Physical Touch (Part Two) By Dr. Michael Brooks
In different cultures, hugging is very important it shows friendship and caring, kind of like men shaking hands in the US. I’ll bet if you were to have an American male greeted by a male from the Middle East, where hugging and kissing is howmen greet each other that would make many of us feel very uncomfortable. Touching is a very important way of communicating many different feelings.
When you buy a car, a salesman will shake your hand when the deal is completed. When a kid hits a home run, he will get a bunch of teammates slapping him on the back in celebrating his home run. A woman gets engaged, and her girlfriends are all jumping up and down when she shows them her engagement ring, then they all begin hugging each other in excitement, laughing and carrying on. Watch when someone begins to cry, how people will go over to that person and put an arm around them to comfort them. It’s an instinct we all share; we touch to comfort the hurting among us.
There are touches during times of crisis, I’m sure we can remember how those felt and were needed. When I got the call about my dad’s passing, I wept hard, and was in a lot of pain. My daughter was 5 years old at the time, walked over to where I was sitting, crawled up into my lap and began to cry with me, telling me everything was going to be alright. That made a big impact on my life; I will never forget that touch and her encouraging words. We all have tragedies throughout our lives, the death of loved ones through accidents, cancer, heart attacks, old age. The breakup of marriages, the ending of friendships, can be a strain on us.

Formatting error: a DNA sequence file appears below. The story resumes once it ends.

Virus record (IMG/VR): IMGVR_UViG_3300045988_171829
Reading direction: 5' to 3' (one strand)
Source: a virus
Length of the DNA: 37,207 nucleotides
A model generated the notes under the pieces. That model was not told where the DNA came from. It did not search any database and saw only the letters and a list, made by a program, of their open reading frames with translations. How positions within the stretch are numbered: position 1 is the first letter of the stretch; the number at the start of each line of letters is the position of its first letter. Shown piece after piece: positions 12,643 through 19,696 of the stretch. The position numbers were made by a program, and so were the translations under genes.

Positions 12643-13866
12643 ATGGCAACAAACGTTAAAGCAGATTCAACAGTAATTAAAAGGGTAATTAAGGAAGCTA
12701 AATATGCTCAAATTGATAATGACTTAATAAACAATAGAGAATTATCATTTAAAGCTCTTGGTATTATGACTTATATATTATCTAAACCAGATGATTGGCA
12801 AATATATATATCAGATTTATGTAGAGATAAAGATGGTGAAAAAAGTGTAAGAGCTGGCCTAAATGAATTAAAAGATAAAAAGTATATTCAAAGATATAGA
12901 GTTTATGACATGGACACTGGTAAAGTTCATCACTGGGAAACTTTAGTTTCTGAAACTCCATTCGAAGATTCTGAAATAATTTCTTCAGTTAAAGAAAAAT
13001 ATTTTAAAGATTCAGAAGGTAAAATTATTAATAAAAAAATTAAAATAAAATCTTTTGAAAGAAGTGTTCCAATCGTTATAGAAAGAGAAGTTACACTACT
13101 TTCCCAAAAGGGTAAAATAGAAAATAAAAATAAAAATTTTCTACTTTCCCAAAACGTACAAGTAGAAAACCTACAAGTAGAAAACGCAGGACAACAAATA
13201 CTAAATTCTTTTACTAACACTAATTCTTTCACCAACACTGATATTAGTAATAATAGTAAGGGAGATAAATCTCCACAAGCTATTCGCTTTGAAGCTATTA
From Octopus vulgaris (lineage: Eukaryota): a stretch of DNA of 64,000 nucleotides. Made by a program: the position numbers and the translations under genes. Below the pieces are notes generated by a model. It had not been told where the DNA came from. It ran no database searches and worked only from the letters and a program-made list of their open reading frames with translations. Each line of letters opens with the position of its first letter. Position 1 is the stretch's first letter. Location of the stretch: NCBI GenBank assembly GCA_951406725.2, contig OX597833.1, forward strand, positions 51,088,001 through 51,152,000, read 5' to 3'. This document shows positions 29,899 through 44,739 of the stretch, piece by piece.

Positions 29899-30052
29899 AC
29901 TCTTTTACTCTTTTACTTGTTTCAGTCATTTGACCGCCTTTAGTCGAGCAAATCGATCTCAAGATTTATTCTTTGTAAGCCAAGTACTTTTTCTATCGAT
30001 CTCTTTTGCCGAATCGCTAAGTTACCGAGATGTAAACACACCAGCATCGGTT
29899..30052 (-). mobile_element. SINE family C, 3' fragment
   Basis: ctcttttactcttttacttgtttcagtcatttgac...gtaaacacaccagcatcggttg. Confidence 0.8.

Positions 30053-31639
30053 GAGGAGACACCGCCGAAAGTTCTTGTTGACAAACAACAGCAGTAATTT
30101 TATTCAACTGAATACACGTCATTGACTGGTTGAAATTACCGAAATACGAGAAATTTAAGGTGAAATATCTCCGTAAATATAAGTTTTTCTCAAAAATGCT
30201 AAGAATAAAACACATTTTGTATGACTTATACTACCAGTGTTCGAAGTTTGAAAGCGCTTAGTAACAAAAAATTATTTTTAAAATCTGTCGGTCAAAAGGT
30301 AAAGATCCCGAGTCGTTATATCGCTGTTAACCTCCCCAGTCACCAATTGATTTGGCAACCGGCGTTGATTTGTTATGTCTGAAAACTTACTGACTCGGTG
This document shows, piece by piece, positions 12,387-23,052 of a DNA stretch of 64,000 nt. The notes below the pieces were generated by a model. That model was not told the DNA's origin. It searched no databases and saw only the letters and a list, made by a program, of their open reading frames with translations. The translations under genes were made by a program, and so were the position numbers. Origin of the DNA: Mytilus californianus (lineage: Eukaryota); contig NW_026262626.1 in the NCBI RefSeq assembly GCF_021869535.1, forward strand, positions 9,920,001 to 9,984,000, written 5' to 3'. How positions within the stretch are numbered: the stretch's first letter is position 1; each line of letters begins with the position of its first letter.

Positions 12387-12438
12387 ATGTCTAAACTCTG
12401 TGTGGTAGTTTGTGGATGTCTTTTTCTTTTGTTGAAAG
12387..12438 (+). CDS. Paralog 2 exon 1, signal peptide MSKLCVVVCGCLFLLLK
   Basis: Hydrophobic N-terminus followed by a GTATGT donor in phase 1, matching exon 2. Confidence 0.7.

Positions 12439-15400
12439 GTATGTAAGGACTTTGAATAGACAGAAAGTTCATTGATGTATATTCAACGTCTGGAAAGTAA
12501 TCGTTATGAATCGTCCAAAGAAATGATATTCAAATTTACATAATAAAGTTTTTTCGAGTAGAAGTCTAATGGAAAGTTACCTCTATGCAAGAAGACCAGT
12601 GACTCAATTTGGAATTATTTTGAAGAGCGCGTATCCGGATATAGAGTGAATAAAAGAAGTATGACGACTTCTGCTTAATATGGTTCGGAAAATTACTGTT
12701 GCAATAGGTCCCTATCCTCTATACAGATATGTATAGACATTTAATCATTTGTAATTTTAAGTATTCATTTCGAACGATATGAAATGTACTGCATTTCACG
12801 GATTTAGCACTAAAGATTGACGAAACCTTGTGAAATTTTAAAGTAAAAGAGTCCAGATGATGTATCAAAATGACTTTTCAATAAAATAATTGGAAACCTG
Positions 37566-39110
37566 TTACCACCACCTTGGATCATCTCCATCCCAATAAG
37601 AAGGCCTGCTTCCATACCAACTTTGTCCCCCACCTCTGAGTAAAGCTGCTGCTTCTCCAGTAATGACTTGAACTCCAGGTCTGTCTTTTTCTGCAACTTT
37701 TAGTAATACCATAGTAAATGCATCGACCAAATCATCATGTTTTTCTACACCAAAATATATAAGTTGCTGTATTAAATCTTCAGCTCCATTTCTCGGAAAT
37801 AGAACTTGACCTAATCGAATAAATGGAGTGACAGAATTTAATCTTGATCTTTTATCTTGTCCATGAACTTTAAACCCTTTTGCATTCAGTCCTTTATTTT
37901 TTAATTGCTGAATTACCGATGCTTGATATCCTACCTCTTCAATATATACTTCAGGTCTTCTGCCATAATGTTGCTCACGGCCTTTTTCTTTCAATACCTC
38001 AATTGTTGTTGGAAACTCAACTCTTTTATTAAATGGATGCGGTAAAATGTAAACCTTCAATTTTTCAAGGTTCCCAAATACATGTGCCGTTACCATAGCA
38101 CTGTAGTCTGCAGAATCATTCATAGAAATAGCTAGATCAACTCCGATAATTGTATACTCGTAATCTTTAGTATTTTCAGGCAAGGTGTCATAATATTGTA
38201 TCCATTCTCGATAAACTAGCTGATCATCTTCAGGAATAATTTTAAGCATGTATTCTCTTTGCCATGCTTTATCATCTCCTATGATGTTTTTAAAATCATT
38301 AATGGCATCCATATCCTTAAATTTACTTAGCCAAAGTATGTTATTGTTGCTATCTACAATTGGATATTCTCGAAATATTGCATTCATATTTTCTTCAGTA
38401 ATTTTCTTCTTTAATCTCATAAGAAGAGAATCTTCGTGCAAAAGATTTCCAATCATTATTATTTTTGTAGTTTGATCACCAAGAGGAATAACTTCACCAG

How important is a hug from your spouse at that time of a personal crisis? It’s very important. Words don’t have to be spoken, but holding your spouse and just listening to what they have to say or not say, will mean so much to them. Your physical touch will show that you care, mush beyond what you have to say. Touching during a crisis will leave a lasting impression that will show how much you cared enough just to hold them. I remember watching kids at a funeral who had a friend that was killed in a car accident. The kids hung on to each other, they wept together, and they held hands as they mourned their loss of a dear friend. Touch is what helped them through a crisis. When words can’t be spoken, a hug, an arm around a shoulder, can go a long way in supporting someone who needs a physical touch. Keep that in mind.
When you’re married, a rub on the arm, a love pat on the backside or a caress on the face, may last only a moment, but says plenty throughout the day. Your partner will know that you are reaching out to them in a non-sexual way. Ask your spouse in what ways they liked to be touched in a non-sexual way. Here are some ways to show your spouse you love them through physical touch.
- While your out to dinner, rub your spouses hand, gently touch them on their knee or thigh.
- Hold their hand as you walk into the store or go to dinner.
When you drive, take their hand and hold it.
- When watching TV interlock your legs and enjoy touching while watching your TV program.
If you have some of your ideas try them. Physical touch shouldn’t be that hard, it’s a matter of making it happen. In closing, remember that physical touch can go a long way (if that’s one of your spouses love languages) in healing a relationship.
Are you having a difficult time figuring out what non-sexual touch is with your spouse and need help? Is it difficult for you to figure out what physical touches your spouse needs during the day without them thinking you have other ideas? Do you need help in discovering your love language of physical touch? If you answered yes to any of these questions, call Dr. Mike and set up an appointment to speak with him.
If you want to read past articles you can go to Mike’s blog at https://applicablecoaching.com/blog/ feel free to post your comments and or questions.
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